Keith Negley/Munro Campagna

Why are seven of the top 10 value-yielding projects of the 33 projects ranked by Realtors in this year’s Cost vs. Value Report exterior projects?

Lots of reasons, the first of them being cost. In an economy where frugal is the word, each of the exterior projects comes in at less than $15,000. The project with the greatest return — a mid-price–point entry door — costs less than $1,200.

Another reason is appearance. Exterior improvements contribute to the overall look and feel of a building. “Curb appeal is king,” notes Strongsville, Ohio, Realtor Mike Pallendino — especially in a market with more sellers than buyers. Pallendino says that sometimes when he pulls up to a house that has a less-than-stellar exterior, clients ask him to just keep driving. “With the exterior updated,” he points out, “owners can concentrate on other parts of making the house their home.”

The ‘F’ Word

With home prices lower than they were a few years ago, and home equity tapped out for many consumers, function trumps glitz. “Three or four years ago, a $50,000 or $100,000 kitchen was a sensible investment,” says Kermit Baker, director of the Joint Center for Housing Studies of Harvard University, “because housing prices were increasing 6%, 8%, or 10% a year. So you were adding to the value and letting the equity build up.”

This year the Joint Center sees the total number of improvements (i.e., jobs) down 9% and overall remodeling expenditure down 3.5% to 4.5%.

Fewer projects means that those projects that just can’t wait get done. The projects that can wait — that are discretionary — often are postponed. That’s why total spending on “Improvements” (additions and alterations) was down while “Maintenance and Repairs” spending was up in 2007, the last year that the U.S. Census Bureau broke remodeling sales out in those categories.


Another big reason for the popularity of exterior replacements is energy efficiency. Not so important before. Definitely important now. Chalk some of that up to the American Recovery and Reinvestment Act tax credits available for energy-efficiency upgrades, including qualified roof and window components. That has helped boost homeowners’ — both buyers’ and sellers’ — awareness of such improvements. Some potential home buyers not only want a good-looking house, they want an energy efficient one, notes La Crosse, Wis., Realtor Kathy Fox. Clients, says St. Louis broker Dawn Griffin, are “willing to pay a little bit more if the house has new and energy-efficient windows.”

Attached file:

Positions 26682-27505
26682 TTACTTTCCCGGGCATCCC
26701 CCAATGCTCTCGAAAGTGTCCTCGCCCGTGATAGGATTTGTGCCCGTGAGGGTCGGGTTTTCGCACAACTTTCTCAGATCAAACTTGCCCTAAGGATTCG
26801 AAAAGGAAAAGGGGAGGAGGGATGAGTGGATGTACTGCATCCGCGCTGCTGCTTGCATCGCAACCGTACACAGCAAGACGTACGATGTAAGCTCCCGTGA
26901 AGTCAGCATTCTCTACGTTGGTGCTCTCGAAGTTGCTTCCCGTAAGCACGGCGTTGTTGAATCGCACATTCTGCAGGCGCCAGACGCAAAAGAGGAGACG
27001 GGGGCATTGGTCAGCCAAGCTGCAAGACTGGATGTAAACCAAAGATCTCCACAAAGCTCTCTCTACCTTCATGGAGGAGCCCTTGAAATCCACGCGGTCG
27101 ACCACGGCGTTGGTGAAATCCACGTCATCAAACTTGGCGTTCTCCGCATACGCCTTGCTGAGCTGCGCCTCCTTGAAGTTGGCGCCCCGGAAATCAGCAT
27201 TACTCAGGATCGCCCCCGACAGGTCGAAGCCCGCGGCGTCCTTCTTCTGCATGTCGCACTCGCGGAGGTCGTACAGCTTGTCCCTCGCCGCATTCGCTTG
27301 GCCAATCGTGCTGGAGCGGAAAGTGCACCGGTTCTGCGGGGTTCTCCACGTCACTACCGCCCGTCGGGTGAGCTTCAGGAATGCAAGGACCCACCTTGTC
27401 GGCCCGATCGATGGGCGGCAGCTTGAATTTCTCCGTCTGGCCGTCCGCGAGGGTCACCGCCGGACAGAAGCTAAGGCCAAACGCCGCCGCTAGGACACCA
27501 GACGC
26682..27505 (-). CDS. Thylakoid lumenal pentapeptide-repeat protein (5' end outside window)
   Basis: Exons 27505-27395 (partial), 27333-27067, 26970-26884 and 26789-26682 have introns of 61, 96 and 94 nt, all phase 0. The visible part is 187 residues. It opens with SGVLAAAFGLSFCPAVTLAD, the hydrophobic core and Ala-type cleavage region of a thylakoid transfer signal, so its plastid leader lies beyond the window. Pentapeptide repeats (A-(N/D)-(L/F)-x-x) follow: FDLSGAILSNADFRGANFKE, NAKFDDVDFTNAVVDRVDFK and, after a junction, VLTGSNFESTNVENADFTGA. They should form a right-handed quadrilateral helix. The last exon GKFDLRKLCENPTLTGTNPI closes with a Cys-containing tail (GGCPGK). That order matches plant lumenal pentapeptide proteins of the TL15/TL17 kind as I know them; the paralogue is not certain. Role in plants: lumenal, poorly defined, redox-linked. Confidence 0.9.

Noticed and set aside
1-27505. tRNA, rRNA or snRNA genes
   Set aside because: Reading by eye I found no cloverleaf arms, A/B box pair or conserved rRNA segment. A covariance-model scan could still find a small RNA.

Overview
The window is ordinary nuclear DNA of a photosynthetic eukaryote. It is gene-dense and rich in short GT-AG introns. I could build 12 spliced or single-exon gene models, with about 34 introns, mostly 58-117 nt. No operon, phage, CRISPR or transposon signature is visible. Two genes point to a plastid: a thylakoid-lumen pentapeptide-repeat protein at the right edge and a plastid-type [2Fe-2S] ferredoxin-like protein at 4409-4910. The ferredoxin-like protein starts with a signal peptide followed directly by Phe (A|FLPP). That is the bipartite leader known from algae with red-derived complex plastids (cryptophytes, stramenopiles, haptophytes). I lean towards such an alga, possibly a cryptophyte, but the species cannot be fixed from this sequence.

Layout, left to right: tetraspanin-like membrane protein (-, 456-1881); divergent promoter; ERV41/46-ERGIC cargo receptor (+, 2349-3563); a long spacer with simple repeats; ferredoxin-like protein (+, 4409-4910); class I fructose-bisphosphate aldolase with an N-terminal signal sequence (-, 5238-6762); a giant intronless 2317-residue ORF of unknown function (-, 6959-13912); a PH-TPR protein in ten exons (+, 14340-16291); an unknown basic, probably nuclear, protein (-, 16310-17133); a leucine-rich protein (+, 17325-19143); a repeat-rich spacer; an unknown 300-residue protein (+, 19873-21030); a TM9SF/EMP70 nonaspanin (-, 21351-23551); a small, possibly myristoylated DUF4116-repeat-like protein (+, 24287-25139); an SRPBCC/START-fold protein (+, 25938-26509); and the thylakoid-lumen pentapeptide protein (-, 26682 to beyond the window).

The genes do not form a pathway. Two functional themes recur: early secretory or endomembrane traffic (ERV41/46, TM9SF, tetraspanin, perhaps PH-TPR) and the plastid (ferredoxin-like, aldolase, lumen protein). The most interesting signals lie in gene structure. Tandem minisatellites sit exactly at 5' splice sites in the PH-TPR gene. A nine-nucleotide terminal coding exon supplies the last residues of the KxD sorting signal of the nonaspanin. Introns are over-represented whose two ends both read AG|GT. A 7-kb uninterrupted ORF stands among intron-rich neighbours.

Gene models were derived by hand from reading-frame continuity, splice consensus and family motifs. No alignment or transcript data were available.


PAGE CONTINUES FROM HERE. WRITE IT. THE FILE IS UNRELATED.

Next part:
That’s because homeowners are now more aware of the fact that those windows or that siding can save them money in the long run by offsetting energy costs. The U.S. Department of Energy says that qualified (dual- or triple-paned) windows can save as much as 15% to 20% on energy bills. Foam-backed siding provides a modest boost in R-value as well as reduced sound transmission. Homeowners are drawn to improvements that help reduce the cost of maintaining the home over time. They are, Pallendino says, “more aware, these days, of the saving aspects” available through upgraded windows or a new HVAC system. But those functional improvements are “still not high on the list of must-haves.”

Turnkey Is Key

What is high up on that list is move-in condition. In a booming real estate market, marginal locations move because buyers are willing to invest the time and money into customizing. They think of the investment as part of the long-term cost of the transaction. In lean times, the opposite psychology holds sway. Marginally maintained houses get house hunters’ short shrift.

Bill Gassett ought to know. The Hopkinton, Mass., market where he has sold homes for 25 years hit its pricing peak in 2005 and is down about 25% since that time.

“The houses that get most significantly hurt by the market,” Gassett says, “are the ones that haven’t been cared for.”

Turnkey is what a house has to be these days to sell. In St. Louis, Griffin recently went into a home that had just come on the market. Price: $80,000. The house was old and the kitchen hadn’t been updated since the ’70s, she says. But though it wasn’t stylish, what it did have going for it was that the owner had maintained it well. “It was super well-kept,” Griffin says. “Roof in great shape. Gutters in great shape. And,” she adds, “that house was under contract in three days.”

—Jim Cory is editor of REPLACEMENT CONTRACTOR, a sister publication of REMODELING.